# Question Video: Writing the Equation of a Straight Line in Two Dimensions in Parametric Form Mathematics

Write a pair of parametric equations with parameter 𝑟 describing the shown line.

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### Video Transcript

Write a pair of parametric equations with parameter 𝑟 describing the shown line.

In this question, we’re given a line. And we need to use this given diagram to determine a pair of parametric equations which represents this line, where we call the parameter 𝑟. To do this, let’s start by recalling how we find a pair of parametric equations representing a line. We can recall the parametric equations of a line take the form 𝑥 is equal to 𝑥 sub zero plus 𝑎 times 𝑟 and 𝑦 is equal to 𝑦 sub zero plus 𝑏 times 𝑟, where the point with coordinates 𝑥 sub zero, 𝑦 sub zero lies on the line and the vector 𝑎, 𝑏 is parallel to the line and is a nonzero vector.

In particular, it’s worth noting we can choose any point on the line to be our point 𝑥 sub zero, 𝑦 sub zero. And we can choose any nonzero vector parallel to the line to be the vector 𝑎, 𝑏. Any choice of this point or vector will give us a different set of parametric equations for the line. However, they’re all the same parametric equations. We can note that we’re given a point which lies on the line already. The point two, three lies on the line. So in our parametric equations for this line, we’ll set 𝑥 sub zero equal to two and 𝑦 sub zero equal to three. All we need to do now is determine a nonzero vector which is parallel to the line. And there’s many different ways of doing this.

One way of doing this is to note that we’re given the angle that the line makes with the 𝑥-axis. And we can recall the tangent of this angle will be equal to the slope of the line. 𝑚 is equal to the tangent of 30 degrees. And this is one of our special angles. We can recall the tangent of 30 degrees is the square root of three divided by three. And since the slope of the line tells us the displacement up or down in the line for every unit we travel to the right, we could note that our line with slope 𝑚 will be parallel to the vector one 𝑚. Since our value of 𝑚 is root three over three, this line must be parallel to the vector one, root three over three. For every unit we move to the right, the line moves root three over three units upwards.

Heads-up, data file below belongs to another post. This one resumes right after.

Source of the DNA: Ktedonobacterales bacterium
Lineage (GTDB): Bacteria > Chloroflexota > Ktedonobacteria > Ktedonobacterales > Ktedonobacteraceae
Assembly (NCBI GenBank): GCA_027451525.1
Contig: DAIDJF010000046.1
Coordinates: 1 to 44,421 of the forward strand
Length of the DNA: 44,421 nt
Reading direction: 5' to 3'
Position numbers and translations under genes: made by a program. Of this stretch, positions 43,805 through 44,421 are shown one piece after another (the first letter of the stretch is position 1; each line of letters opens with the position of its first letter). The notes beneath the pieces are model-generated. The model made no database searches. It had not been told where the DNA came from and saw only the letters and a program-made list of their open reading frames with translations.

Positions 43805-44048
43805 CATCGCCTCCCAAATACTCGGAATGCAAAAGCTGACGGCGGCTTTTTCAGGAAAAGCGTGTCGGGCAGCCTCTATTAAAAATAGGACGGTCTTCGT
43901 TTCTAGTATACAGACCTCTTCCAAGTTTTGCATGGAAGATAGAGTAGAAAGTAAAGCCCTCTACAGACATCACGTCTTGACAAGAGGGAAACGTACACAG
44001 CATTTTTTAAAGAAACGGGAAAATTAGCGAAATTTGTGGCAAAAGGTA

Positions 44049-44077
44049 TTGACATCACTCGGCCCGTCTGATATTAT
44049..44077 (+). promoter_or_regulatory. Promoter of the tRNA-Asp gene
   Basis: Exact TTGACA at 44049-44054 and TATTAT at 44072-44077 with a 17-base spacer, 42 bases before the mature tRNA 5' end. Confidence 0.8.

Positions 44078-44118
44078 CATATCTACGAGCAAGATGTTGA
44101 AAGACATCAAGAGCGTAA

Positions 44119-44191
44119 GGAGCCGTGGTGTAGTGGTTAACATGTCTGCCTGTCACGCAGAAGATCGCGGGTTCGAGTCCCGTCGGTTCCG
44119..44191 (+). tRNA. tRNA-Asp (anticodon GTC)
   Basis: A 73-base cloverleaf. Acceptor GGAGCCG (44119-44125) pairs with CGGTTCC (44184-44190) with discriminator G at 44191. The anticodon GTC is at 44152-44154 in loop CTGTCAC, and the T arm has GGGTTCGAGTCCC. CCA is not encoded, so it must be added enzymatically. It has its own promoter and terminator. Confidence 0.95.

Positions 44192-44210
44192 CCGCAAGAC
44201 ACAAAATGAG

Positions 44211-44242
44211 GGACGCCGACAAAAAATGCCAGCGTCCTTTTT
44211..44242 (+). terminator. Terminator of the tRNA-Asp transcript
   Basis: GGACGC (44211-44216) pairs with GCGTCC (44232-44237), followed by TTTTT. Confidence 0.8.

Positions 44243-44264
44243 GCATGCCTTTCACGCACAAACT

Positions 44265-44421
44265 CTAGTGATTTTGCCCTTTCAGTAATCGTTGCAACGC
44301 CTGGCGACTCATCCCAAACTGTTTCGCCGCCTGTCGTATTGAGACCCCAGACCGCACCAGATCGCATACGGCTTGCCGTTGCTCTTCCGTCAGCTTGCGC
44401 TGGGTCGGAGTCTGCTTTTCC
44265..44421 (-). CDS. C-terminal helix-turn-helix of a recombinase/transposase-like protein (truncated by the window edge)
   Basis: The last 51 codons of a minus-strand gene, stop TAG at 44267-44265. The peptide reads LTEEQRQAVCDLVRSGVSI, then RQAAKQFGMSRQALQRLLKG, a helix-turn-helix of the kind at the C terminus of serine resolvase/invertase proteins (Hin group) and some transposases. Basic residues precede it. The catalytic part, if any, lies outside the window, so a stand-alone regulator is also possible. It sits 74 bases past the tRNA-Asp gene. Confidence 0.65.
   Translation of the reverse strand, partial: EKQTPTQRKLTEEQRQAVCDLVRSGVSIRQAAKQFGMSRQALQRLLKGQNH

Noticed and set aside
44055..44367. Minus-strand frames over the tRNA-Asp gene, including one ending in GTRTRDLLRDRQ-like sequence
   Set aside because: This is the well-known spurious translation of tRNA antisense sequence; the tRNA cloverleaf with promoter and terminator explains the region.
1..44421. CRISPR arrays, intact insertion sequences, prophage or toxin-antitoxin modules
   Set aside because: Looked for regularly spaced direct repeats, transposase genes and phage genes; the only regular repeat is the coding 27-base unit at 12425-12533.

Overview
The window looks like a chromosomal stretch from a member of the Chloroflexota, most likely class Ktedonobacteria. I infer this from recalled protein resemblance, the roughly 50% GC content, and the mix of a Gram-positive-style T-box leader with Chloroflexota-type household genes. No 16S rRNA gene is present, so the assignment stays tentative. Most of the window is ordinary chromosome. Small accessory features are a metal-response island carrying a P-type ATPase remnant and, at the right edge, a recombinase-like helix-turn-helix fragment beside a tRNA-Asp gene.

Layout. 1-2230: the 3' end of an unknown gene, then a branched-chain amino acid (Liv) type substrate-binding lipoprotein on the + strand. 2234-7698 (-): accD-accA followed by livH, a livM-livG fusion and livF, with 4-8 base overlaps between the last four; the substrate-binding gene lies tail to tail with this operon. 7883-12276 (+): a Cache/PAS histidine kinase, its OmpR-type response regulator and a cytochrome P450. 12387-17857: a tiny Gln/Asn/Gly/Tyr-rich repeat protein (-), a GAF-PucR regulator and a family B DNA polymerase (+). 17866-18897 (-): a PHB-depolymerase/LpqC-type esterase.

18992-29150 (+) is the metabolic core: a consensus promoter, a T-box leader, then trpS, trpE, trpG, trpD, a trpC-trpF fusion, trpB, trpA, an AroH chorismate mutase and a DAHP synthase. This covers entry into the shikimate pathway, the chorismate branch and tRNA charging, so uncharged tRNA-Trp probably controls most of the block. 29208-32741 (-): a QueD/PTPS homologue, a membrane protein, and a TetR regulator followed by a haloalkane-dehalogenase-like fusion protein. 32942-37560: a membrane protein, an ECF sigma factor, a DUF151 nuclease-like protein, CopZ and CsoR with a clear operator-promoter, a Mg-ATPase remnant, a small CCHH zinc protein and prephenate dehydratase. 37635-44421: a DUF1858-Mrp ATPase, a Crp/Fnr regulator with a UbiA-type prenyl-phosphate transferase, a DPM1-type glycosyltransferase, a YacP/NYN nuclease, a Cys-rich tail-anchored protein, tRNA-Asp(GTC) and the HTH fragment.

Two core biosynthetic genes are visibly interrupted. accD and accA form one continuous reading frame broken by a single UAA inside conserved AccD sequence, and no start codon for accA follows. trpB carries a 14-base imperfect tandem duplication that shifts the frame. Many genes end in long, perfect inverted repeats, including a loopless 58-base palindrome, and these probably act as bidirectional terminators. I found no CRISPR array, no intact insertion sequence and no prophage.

We can use these values to find one set of parametric equations for this line. We substitute 𝑥 sub zero is equal to two, 𝑦 sub zero is equal to three, 𝑎 is equal to one, and 𝑏 is equal to root three over three into the parametric equations. We get 𝑥 is equal to two plus 𝑟 and 𝑦 is equal to three plus root three over three multiplied by 𝑟. And this is one way of answering this question. However, there are many different ways of finding different pairs of parametric equations which also represent the line. For example, instead of using the tan of 30 degrees to determine the slope of the line, we could have instead calculated the sin and cos of 30 degrees.

For example, we can sketch the following right triangle with angle 30 degrees. We know the sin of 30 degrees is equal to one-half, and the sine function represents the ratio between the side opposite the angle and the hypotenuse. So the ratio of these two lengths needs to be equal to one-half. One way of representing this is to say that the side opposite this angle is length one-half, and the hypotenuse is length one. Similarly, the cosine ratio tells us the ratio of the length of the side adjacent to the angle and the hypotenuse. And we can recall the cos of 30 degrees is equal to the square root of three divided by two. And this is a second method for determining a nonzero vector parallel to the line.

For every root three over two units, we move to the right, we move half a unit up. So we can find another pair of parametric equations representing the line by using 𝑥 sub zero is two, 𝑦 sub zero is three, 𝑎 is equal to root three over two, and 𝑏 is equal to one-half. This then gives us that 𝑥 is equal to two plus 𝑟 times root three over two and 𝑦 is equal to three plus 𝑟 divided by two. However, there are many other different possible variations of these parametric equations.

Therefore, we were able to show a number of different methods for determining pairs of parametric equations representing the line shown. And one possible option was 𝑥 is equal to two plus 𝑟 root three over two and 𝑦 is equal to three plus 𝑟 over two.